Morgan Stanley is facing a lawsuit that claims discrimination against the visually impaired, according to news reports.

Georgann Gonoude, who is legally blind and has been a client of Morgan Stanley since 2010, claims the wirehouse’s websites are inaccessible to her, FA-IQ sister publication FundFire writes, citing the suit filed in a New York federal district court on Friday.

According to Gonoude, the websites failed to correctly integrate with her screen reader program that allows blind and visually-impaired site visitors to “read” the text through speech or braille, FundFire writes.

Meanwhile, Gonoude’s financial advisor allegedly failed in his monthly task of withdrawing money from her investment account to cover a personal loan. As a result, the loan increased “significantly and unnecessarily,” the suit claims, according to the publication.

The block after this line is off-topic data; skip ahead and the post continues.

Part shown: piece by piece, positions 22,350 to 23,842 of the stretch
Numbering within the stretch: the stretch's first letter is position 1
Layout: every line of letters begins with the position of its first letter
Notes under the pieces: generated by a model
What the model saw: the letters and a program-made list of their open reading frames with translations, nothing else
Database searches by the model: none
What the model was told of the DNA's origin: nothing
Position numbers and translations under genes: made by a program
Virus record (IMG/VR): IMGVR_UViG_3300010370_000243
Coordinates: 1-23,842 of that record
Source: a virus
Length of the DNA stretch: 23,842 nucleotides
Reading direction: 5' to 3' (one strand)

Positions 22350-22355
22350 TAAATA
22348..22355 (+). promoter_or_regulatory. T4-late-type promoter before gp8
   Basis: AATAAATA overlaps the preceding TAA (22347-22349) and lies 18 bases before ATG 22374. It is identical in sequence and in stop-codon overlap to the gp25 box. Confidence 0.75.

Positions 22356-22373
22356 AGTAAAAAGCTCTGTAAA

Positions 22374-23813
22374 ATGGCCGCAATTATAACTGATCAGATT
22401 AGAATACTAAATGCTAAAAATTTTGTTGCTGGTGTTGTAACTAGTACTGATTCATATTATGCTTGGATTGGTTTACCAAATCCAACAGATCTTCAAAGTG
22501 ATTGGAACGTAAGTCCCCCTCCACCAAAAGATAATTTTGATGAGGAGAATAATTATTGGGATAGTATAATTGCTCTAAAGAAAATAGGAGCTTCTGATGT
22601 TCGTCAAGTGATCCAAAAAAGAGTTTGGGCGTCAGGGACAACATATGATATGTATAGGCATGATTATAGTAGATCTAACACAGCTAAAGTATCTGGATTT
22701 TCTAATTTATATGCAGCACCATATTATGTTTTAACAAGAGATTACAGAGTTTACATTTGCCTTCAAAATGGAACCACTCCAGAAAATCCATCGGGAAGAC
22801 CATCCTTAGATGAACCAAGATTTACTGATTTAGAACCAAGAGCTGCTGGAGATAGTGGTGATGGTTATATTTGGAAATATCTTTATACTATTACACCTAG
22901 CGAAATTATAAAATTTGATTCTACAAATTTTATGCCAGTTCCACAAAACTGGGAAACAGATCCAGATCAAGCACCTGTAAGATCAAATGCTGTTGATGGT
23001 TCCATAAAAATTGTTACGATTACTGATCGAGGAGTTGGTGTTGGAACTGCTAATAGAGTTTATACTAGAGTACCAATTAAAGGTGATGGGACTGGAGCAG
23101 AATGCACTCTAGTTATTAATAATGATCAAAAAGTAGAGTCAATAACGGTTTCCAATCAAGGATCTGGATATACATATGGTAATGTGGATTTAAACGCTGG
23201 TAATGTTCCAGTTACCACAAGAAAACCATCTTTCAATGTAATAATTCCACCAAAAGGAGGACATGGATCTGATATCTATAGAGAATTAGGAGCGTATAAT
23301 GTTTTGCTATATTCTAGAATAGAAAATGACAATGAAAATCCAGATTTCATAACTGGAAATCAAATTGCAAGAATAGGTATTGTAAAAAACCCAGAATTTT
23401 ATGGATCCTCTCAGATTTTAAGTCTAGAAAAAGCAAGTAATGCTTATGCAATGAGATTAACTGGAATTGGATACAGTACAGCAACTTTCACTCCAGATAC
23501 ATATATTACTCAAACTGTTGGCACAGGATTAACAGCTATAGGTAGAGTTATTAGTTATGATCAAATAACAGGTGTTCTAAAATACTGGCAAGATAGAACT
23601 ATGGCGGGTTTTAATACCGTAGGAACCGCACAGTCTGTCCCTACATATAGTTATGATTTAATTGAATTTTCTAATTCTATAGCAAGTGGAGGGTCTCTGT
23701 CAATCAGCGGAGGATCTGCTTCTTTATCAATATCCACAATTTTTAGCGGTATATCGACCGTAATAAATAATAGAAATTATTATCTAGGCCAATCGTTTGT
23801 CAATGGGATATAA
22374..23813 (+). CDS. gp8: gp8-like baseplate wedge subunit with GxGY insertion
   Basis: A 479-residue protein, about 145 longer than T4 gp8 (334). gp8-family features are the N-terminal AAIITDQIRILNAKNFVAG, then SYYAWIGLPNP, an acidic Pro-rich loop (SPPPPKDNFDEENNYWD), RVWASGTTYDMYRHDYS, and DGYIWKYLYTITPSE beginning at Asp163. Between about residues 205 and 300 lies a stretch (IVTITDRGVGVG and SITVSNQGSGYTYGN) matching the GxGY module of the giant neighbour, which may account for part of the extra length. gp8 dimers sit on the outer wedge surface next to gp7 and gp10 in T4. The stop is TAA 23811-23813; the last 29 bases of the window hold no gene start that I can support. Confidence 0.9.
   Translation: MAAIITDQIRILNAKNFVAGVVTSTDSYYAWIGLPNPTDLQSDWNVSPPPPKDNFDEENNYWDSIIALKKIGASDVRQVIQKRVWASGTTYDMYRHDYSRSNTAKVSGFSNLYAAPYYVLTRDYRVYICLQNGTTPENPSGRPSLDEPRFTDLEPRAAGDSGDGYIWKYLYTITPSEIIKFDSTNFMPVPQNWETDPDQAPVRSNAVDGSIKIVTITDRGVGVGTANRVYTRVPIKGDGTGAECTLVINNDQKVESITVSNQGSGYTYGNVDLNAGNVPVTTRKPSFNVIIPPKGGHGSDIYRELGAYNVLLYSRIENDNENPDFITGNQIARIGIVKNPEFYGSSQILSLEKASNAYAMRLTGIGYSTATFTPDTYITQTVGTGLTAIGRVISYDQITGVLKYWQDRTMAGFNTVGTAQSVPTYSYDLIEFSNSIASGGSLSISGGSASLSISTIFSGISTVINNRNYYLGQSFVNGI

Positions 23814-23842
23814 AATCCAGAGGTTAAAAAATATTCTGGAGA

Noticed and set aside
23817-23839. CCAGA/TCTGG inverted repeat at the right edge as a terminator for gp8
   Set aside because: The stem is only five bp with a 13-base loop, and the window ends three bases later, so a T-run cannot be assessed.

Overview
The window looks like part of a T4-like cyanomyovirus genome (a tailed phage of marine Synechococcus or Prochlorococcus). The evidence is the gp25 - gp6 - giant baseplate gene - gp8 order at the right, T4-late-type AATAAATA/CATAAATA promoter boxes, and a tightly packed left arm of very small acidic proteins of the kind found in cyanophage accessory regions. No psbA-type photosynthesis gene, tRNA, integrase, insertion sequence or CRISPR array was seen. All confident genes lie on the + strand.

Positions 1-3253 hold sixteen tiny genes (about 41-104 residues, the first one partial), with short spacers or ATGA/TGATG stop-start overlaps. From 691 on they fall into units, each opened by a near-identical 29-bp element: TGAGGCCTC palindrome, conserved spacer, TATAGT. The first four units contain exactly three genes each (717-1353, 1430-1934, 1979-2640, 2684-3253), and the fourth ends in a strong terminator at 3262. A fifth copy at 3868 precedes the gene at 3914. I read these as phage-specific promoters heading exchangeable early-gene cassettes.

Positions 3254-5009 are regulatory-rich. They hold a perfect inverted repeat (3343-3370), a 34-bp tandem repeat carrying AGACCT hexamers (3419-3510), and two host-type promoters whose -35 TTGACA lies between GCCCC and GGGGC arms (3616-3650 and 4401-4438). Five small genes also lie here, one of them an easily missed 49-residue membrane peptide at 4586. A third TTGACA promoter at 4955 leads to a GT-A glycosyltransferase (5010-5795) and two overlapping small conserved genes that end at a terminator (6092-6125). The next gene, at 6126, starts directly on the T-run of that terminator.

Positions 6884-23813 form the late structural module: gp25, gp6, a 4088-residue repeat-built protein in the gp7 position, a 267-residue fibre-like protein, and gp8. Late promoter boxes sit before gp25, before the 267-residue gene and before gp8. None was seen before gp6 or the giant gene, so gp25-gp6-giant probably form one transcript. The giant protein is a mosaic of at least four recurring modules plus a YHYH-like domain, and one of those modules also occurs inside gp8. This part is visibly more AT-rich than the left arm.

In addition, the suit claims that having to turn to others to access her accounts made Gonoude feel like an “incapable, dependent, disabled individual, which is exactly what she has promised herself she would not be since she lost her eyesight, causing her emotional distress, anxiety and pain,” according to FundFire.

Gonoude is seeking at least $4 million in compensatory and punitive damages and lawyers’ fees, the publication writes.

Morgan Stanley declined comment to FundFire.

In 2018, UBS and Edward Jones each settled with a blind resident of Queens, N.Y., who filed dozens of suits alleging that visually impaired and blind individuals can’t access the companies’ websites. Other firms that have faced similar suits include Voya, BlackRock, PIMCO, Robert W. Baird & Co. and Oppenheimer & Co., according to FundFire.

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